Cooking, Miss Kim

BBQ ssam platters, beaches, and the original Airbnb

I haven’t been to Korea in summer since I moved away when I was 13.

Our summer break was about 6-7 weeks long – I can’t recall exactly. Around that time my Dad usually got a week off work as well and we’d go on a family vacance – that’s what we called family vacations in Korea. For some reason, we used the French word.

Being a peninsula, South Korea has two seaboards. Seoul, where I lived, is on the western seaboard and we’d go to the beach for a weekend sometimes. The southern beaches are quite nice, too, but for vacance my family always went to the Eastern seaboard. We thought it had better beaches. The drive to the eastern seaboard was pretty stunning—we drove through mountains to get to the coast.

We weren’t very wealthy when I was growing up. We couldn’t afford to stay in a hotel and we didn’t eat out much. When we got to the coast, we’d find a little village and then we’d find ourselves a villager who was willing to rent us a room in their house for cheap. The original Airbnb!

These were old homes, with the structure built around an internal courtyard. All the rooms opened into this courtyard so there was a little bit of privacy. The amenities were all in the courtyard. My family got a room in one of these houses and we all slept in it. Sometimes, some of the other rooms were also rented to visiting families and if you wanted it, there was camaraderie to be had with the other visitors or with your host family. Have you ever seen one of those Airbnb ads with all those beautiful people living in those amazing houses and they start making friends with the owners? That happened if you wanted and it was kind of cool.

Since we couldn’t afford to eat out even when we were on vacation, once we were all settled into our courtyard room, my mom would go to the local markets. She’d buy meats, fish, and accoutrements – typically lots of greens, different kinds of lettuce, always perilla leaves, often the Korean version of young swiss chard or mustard greens. She always packed kimchi, ssamjang, and rice from home. My dad had always brought along his camping kit, and then off we’d go to BBQ on the beach.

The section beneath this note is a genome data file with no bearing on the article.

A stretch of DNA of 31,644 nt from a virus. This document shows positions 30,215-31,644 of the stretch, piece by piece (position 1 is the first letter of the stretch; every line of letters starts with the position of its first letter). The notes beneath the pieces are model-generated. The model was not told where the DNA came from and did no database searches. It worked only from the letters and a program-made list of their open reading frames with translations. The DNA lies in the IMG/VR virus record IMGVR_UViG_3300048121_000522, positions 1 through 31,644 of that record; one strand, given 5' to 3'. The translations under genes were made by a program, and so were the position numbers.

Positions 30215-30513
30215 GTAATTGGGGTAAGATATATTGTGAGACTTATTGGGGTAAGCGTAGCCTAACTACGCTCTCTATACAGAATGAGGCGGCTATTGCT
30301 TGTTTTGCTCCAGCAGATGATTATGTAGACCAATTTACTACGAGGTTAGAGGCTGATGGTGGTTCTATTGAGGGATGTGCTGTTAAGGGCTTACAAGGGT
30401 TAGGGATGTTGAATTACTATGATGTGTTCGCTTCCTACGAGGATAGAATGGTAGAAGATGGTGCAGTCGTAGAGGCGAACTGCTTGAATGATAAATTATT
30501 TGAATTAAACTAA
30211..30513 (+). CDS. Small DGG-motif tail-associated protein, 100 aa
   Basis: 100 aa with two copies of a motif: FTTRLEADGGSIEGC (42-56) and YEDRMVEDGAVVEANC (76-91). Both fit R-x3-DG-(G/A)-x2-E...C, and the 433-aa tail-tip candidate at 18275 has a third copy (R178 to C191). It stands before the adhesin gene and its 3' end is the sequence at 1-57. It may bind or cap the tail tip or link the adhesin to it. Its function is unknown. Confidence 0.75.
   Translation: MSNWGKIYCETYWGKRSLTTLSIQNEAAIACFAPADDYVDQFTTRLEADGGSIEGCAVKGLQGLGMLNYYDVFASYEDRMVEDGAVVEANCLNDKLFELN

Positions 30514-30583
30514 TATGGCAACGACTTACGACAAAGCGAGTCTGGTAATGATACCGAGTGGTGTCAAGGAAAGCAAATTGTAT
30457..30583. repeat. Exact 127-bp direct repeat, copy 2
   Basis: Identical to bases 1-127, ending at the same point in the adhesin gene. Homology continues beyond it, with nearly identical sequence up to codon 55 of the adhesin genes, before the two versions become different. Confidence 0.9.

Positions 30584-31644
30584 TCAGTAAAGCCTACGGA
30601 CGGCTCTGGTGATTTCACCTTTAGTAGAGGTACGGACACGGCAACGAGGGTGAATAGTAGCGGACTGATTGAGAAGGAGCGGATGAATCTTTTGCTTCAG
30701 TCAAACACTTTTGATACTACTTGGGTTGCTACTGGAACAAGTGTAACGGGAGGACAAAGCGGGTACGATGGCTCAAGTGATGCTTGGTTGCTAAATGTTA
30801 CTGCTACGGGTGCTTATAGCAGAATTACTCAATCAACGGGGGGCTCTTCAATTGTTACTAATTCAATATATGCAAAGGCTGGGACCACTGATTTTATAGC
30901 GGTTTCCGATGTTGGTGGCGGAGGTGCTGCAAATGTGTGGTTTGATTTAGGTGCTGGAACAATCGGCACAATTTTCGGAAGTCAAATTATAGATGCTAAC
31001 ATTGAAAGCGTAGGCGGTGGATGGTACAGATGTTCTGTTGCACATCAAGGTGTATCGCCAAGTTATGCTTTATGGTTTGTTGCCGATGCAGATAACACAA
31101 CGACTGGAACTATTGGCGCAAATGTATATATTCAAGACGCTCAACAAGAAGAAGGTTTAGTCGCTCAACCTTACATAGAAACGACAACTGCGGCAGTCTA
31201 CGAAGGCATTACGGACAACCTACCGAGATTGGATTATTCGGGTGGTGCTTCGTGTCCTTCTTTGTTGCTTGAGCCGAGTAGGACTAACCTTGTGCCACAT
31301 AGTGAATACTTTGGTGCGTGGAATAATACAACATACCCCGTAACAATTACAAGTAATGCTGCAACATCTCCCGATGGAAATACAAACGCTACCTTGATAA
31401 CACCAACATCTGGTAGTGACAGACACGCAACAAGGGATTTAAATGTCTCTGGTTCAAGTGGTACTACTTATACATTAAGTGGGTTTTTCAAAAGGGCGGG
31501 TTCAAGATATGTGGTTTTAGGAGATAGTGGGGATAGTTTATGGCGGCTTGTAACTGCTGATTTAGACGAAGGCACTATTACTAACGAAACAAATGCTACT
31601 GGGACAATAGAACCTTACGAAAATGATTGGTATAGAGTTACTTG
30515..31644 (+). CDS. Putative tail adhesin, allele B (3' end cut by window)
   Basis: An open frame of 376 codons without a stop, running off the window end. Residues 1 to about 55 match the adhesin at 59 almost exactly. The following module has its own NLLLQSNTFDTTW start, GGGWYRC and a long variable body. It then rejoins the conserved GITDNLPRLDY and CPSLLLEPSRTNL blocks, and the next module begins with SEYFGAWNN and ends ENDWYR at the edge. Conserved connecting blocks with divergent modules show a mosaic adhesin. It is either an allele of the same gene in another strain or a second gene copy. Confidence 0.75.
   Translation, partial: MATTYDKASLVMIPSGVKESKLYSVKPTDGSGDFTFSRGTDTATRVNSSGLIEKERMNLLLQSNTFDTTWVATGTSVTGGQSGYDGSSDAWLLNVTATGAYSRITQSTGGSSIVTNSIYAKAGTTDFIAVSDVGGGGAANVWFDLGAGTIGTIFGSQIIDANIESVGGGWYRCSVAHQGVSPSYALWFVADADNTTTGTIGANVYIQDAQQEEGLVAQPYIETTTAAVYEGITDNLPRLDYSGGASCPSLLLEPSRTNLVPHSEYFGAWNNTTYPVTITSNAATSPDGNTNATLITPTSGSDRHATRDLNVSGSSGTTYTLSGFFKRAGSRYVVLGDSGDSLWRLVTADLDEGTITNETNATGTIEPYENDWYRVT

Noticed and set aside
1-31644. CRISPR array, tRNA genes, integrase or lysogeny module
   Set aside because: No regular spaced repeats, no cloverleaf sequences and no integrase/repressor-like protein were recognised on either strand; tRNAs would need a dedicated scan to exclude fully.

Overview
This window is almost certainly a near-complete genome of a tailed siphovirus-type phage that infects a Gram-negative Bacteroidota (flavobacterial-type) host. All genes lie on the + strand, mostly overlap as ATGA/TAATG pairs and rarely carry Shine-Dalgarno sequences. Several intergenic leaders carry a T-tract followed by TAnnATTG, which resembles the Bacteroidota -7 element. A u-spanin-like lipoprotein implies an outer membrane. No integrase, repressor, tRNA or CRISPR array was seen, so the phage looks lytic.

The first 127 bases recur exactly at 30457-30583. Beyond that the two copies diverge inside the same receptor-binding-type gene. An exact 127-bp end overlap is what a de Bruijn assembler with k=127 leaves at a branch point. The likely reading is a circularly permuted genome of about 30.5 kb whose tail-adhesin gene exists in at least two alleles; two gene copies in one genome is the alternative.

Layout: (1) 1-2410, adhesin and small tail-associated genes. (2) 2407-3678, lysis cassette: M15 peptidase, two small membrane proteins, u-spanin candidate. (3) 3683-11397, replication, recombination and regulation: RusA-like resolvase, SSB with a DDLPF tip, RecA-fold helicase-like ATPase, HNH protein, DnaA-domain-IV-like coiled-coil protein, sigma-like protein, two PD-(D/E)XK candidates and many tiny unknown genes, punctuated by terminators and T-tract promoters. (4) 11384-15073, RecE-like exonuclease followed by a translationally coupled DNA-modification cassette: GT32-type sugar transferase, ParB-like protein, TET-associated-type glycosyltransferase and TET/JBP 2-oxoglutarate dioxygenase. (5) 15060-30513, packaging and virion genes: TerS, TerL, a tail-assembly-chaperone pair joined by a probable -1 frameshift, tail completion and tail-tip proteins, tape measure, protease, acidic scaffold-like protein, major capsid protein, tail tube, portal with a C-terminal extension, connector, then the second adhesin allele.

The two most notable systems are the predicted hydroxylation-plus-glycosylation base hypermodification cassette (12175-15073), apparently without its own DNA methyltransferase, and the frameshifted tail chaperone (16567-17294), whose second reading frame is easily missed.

ssam suckling pig at Miss Kim

Once the grilling was done and the rice was cooked, it was time to eat. Basically, you looked for the biggest lettuce leaf you could find. Then you piled up as much stuff on it as you could fit in your mouth – and pop! – in it went! That’s how it’s meant to be – just one bite.

Ssam BBQ is one of my favorite parts of Korean food. Those bite-sized ways to express yourself. Your mom might show you how to make a bite when you were little but then you were on your own. You could make your own bite however you wanted it. You could try all kinds of different things.

I know it all sounds very romantic, but back then all I wanted was to live in a Marriott and eat in a restaurant. Now, I feel such nostalgia for those summer vacations. I yearn for that picnic on the beach and that feeling you got as a perfectly constructed bite exploded in your mouth.

Luckily, I now have a restaurant of my own, Miss Kim, so I took that Ssam BBQ and made it a party! Come try it on Monday, July 8th at our monthly Suckling Pig dinner, and help me keep the memory of those summer vacations alive!

Buy tickets here before it sells out!